A/N: This was supposed to be a bit longer and a lot more – well, physical. But the story and I had a long discussion (more like, I begged and pleaded and explained that several people told me they were looking forward to a little "action") and the end result is: the story insists it's done, that where it ends is exactly right for the kind of story it turned out to be. And, on the whole, I agree with the story. So, my apologies to those expecting a little more smut and the vague promise of a concluding story to make this a trilogy, but God, my to-do-list and Alex Trebek only know when I'll have time to write it.


Sequel to "If Wishes Were Horses"

Dinner had been… pleasant. A nice bottle of wine, soft music in the background, low lighting and a subtle candle. We'd talked and teased over our meals, keeping everything lighthearted and easy, avoiding certain topics of conversation, like this afternoon's elevator incident. We both knew where we wanted – no, wished – this would go, but I think we were both too afraid to push. Maybe the whole thing in the elevator had been just something as fleeting as it was elusive. Maybe for all the wishing and wanting between us, there was too much reality. So we ignored it as long as we could.

Woody walked me up to my apartment and even came in for a cup of coffee. We sat awkwardly at either end of the couch, sipping the hot beverages and keeping up the running patter we had at dinner and during the drive home. Woody ruined it. "I wish-" he stopped, literally biting his tongue.

I waited a moment, watched him. His eyes darkened and he scrubbed a hand through his spiky hair. The silence couldn't last forever. "What? What do you wish, Woody?"

He looked down, his legs shifting, fingers tapping the rim of the coffee mug. "I don't know. Never mind."

"No. What do you wish?"

"I really don't know, Jordan." He raised his gaze to mine and I saw that he meant it.

I nodded slowly and went back to sipping my coffee. The clock in the kitchen ticked and outside, a horn blared. Somewhere down the hall, one of my neighbors slammed his front door. In the distance, I could make out a siren. Finally, I sighed. "What are you afraid of? That I'll run in the morning… or that you will?"

I might as well have hit him in the solar plexus. He exhaled in a rush and his skin paled. He ran his hand through his hair again. Eighteen more times until he caught up with this afternoon's shoe tying record…. "I – I – don't know… what to say."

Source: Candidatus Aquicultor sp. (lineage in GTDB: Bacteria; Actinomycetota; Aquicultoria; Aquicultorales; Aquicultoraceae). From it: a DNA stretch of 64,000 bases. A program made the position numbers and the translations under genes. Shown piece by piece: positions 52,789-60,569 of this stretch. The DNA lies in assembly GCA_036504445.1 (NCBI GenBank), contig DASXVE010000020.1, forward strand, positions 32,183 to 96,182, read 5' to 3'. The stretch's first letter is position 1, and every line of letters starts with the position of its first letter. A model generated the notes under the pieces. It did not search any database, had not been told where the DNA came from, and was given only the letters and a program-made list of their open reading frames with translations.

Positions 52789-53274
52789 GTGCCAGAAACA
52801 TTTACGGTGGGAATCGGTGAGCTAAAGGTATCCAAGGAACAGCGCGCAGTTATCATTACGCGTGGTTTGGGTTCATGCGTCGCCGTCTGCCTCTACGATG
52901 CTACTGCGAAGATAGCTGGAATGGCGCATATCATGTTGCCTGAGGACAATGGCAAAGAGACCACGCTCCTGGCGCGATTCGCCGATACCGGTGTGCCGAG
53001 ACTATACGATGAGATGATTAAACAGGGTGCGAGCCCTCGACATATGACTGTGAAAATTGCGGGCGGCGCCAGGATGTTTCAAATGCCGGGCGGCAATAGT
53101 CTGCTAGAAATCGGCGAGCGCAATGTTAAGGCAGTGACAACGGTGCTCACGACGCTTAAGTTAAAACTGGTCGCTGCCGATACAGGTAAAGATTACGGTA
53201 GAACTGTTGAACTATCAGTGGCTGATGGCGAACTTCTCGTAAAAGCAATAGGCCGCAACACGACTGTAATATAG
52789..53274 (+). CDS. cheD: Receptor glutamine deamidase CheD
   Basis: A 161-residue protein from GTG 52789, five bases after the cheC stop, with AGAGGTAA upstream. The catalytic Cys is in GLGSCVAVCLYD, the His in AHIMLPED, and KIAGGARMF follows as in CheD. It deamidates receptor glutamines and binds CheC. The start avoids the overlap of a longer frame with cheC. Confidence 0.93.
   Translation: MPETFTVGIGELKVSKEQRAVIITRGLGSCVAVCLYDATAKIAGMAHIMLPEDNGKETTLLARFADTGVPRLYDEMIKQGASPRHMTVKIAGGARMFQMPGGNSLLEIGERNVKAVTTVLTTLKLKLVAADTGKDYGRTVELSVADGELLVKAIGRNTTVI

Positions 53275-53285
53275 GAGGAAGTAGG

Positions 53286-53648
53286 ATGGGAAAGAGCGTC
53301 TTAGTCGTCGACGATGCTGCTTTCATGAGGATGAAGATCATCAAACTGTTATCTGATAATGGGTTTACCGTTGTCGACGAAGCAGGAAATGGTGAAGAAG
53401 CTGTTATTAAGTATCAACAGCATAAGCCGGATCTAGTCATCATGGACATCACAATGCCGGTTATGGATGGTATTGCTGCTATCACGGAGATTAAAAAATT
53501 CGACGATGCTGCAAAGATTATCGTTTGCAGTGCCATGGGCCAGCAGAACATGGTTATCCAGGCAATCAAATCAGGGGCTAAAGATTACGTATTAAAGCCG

I took a deep breath. "I wish you'd just tell me what you're feeling. I mean, if this afternoon was a mistake, if-"

"It wasn't." His voice was thick. "Not even close." He stopped, his eyes roaming my apartment, avoiding my face. If I'd had a hair band ready, I'd have shot it at him, just to get his attention. "I just wish… I wish we could be sure."

"Sure? About what?"

"About what happens… tomorrow. The day after that. Next week."

I let myself smile a bit. "Tomorrow the sun comes up. Sadly, someone probably kills someone else; you'll investigate the act while I autopsy the body. The day after that-"

"I'm serious." My recitation clearly wasn't amusing. Must remember that for when I write my book about the adventures of the medical examiner who is prone to a little detective work on the side.

"What are you looking for, Woody? A guarantee? A label –on my ass maybe – that says 'Money back if not completely satisfied?'"

"Jordan! I don't mean anything like that."

I scooted over to him. "Then what do you mean? Did you mean anything you said today?"

"Yes!" His response was instant, visceral. "I – I just wish… I love our friendship and it's amazing we still have that after… everything. But sometimes I wish we could start over."

I arched an eyebrow at him. "You'd really like to go through all of that again?"

He laughed at last. "No. No." He paused. "Although could you maybe kiss Lu again? That was really hot."

I smacked him on the shoulder.

"Sorry." He was still grinning. "I wish there were a way we could be sure we wouldn't hurt each other again."

"There is," I told him, deadpan. He waited. "We never see each other again, never talk, never work together. One of us should probably move out of Boston."

"I'm serious!"

"So am I." I straddled him and threaded my fingers behind his neck. "Woody, if we're going to try this, we're going to hurt each other. I know I don't know all that much about relationships, but I do know that. And I also know we'll get past it." I dipped my forehead to his. "What I don't think we'll get past is not trying."

He looked into my eyes, his deep blue gaze searching, hopeful. "You think so?"

I nodded, a slow smile spreading over my face. "And now I wish you'd shut up and kiss me."

And with that we were back to where we were that afternoon. My wish was his command.